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'Body-on- a-chip' system to accelerate testing of new drugs

Thu, 10/05/2017 - 16:10
Being able to test new drugs in a 3-D model of the body has the potential to speed up drug discovery, reduce the use of animal testing and advance personalized medicine.

Paper-based supercapacitor uses metal nanoparticles to boost energy density

Thu, 10/05/2017 - 16:10
Using a simple layer-by-layer coating technique, researchers have developed a paper-based flexible supercapacitor that could be used to help power wearable devices. The device uses metallic nanoparticles to coat cellulose fibers in the paper, creating supercapacitor electrodes with high energy and power densities -- and the best performance so far in a textile-based supercapacitor.

Computer model unravels knotty problems in DNA

Thu, 10/05/2017 - 14:27
If you've ever tried to untangle a pair of earbuds, you'll understand how loops and cords can get twisted up. DNA can get tangled in the same way, and in some cases, has to be cut and reconnected to resolve the knots. Now a team of mathematicians, biologists and computer scientists has unraveled how E. coli bacteria can unlink tangled DNA by a local reconnection process. The math behind the research could have implications far beyond biology.

Teleoperating robots with virtual reality: Making it easier for factory workers to telecommute

Wed, 10/04/2017 - 18:27
Many manufacturing jobs require a physical presence to operate machinery. But what if such jobs could be done remotely? Researchers have now presented a virtual-reality (VR) system that lets you teleoperate a robot using an Oculus Rift headset.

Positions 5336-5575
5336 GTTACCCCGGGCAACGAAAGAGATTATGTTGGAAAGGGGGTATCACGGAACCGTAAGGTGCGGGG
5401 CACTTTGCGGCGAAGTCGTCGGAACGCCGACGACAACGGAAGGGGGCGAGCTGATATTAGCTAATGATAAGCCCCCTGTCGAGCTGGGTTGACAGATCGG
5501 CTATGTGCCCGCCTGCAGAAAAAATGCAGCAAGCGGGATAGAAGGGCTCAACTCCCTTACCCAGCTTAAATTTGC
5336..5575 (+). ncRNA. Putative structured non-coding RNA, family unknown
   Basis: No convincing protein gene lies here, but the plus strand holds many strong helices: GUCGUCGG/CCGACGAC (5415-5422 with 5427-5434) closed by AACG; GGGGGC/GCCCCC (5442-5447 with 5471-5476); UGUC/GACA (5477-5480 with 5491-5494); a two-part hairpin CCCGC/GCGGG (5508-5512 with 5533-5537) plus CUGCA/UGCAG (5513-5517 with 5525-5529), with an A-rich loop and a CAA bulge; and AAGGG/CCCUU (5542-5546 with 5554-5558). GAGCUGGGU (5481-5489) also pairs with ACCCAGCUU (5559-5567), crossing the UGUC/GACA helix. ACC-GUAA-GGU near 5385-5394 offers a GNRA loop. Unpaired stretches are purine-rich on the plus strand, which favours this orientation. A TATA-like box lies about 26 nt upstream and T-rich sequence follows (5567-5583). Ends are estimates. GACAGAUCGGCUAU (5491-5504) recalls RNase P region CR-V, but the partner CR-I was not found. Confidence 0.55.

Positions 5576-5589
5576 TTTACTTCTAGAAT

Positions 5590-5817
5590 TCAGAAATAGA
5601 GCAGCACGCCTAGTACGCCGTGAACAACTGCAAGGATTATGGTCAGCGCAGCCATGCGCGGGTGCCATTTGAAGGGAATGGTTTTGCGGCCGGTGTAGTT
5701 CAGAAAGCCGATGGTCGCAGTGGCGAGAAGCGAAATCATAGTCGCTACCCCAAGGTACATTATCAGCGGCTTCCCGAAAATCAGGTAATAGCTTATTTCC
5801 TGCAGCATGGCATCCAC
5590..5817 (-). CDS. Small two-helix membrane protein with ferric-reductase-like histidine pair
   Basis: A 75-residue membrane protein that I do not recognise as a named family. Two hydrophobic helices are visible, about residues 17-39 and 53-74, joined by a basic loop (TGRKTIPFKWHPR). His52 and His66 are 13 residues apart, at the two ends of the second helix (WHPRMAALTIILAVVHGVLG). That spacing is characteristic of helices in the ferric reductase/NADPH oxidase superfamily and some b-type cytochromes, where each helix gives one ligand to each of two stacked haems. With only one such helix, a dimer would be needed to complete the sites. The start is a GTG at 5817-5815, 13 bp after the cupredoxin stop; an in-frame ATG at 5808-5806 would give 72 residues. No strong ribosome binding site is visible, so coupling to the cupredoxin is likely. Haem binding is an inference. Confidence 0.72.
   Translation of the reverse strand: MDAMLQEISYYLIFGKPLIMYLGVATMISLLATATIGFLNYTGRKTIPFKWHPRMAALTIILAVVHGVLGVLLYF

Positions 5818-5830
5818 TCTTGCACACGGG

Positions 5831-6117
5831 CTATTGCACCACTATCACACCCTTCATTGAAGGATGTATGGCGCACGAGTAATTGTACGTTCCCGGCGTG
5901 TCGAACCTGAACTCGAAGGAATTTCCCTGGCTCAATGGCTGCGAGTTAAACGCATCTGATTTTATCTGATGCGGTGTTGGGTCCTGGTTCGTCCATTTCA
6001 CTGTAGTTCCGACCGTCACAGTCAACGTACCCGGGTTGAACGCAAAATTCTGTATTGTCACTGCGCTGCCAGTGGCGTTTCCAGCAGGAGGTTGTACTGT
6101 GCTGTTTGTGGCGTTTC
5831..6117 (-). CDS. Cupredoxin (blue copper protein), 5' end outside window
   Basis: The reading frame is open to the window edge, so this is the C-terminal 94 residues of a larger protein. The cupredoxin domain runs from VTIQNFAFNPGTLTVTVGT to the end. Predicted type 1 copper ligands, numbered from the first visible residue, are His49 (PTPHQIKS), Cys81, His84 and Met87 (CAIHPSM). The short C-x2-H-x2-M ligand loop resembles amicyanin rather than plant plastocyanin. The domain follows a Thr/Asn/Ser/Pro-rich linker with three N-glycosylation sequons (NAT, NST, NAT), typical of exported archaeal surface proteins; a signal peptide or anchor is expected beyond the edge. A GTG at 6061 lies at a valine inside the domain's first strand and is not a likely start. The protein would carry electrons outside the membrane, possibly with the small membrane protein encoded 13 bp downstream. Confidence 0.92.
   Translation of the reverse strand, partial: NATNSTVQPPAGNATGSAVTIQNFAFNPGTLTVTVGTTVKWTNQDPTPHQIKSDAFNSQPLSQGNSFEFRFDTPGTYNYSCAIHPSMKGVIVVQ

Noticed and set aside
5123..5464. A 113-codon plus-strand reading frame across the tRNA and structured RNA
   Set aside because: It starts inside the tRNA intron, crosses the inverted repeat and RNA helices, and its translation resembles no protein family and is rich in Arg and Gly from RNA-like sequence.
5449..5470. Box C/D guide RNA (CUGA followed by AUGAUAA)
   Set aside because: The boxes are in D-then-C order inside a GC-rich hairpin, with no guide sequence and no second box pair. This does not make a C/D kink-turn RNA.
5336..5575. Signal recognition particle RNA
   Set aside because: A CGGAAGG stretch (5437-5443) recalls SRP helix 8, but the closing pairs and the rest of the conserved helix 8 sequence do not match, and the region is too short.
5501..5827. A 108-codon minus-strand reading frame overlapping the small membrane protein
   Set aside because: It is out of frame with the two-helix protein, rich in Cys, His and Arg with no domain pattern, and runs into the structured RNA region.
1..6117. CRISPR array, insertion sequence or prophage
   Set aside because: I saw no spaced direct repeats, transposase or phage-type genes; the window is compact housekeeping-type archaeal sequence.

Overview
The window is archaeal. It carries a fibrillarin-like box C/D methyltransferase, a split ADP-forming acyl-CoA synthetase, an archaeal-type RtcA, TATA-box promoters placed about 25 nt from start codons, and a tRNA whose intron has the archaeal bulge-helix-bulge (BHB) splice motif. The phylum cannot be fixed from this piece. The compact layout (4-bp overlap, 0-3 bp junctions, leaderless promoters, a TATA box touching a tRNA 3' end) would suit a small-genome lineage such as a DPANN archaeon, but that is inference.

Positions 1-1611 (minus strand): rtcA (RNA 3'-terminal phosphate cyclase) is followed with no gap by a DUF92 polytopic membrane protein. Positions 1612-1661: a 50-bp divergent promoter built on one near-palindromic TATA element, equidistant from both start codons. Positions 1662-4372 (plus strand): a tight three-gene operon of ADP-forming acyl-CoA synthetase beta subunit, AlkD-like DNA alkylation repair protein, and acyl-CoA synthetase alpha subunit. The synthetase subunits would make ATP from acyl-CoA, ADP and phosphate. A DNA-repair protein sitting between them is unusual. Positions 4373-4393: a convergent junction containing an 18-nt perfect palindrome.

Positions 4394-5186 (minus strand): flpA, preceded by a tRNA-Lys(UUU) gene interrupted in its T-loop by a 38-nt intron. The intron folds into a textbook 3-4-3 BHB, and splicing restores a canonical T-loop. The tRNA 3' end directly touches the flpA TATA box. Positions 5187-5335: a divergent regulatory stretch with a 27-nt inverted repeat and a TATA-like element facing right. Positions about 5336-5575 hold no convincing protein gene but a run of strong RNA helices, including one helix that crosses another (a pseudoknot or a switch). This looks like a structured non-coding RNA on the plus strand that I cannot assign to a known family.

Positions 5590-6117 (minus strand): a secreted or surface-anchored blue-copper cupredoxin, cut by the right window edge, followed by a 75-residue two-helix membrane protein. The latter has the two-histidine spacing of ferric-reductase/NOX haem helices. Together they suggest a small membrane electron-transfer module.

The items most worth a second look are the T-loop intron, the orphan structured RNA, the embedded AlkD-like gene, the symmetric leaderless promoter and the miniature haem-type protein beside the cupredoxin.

Light-activated nanoparticles can supercharge current antibiotics

Wed, 10/04/2017 - 18:26
Light-activated nanoparticles, also known as quantum dots, can provide a crucial boost in effectiveness for antibiotic treatments used to combat drug-resistant superbugs such as E. coli and Salmonella, new research shows.

Tungsten offers nano-interconnects a path of least resistance

Wed, 10/04/2017 - 14:14
As microchips become smaller, the shrinking size of their copper interconnects leads to increased electrical resistivity at the nanoscale. Finding a solution to this technical bottleneck is a problem for the semiconductor industry; one possibility involves reducing the resistivity size effect by altering the crystalline orientation of interconnect materials. Researchers conducted electron transport measurements in epitaxial single-crystal layers of tungsten as one potential solution.

Smart pump: small but powerful

Wed, 10/04/2017 - 13:53
Particulate matter harms the heart and lungs. In the future, a smartphone with an inbuilt gas sensor could be used to warn of heavy exposure. To help the sensor respond quickly and provide accurate measurements, researchers have developed a powerful micro diaphragm pump for delivering ambient air to the sensor.

What is STEM education?

Wed, 10/04/2017 - 13:51
Everyone needs a good teacher -- including teachers. Two new studies show how digging deeper into what STEM education means and strategically designing online classrooms can enhance teaching science, technology, engineering, and math.

Two intelligent vehicles are better than one

Wed, 10/04/2017 - 12:49
Researchers are working to improve the reliability and fault tolerance of intelligent vehicle systems by combining the data they gather with that from other vehicles. This can, for example, extend the field of view of a car that is behind another car. Using simulators and road tests, the team has developed a flexible software framework for networking intelligent vehicles so that they can interact.

Visualizing life in silico

Tue, 10/03/2017 - 18:45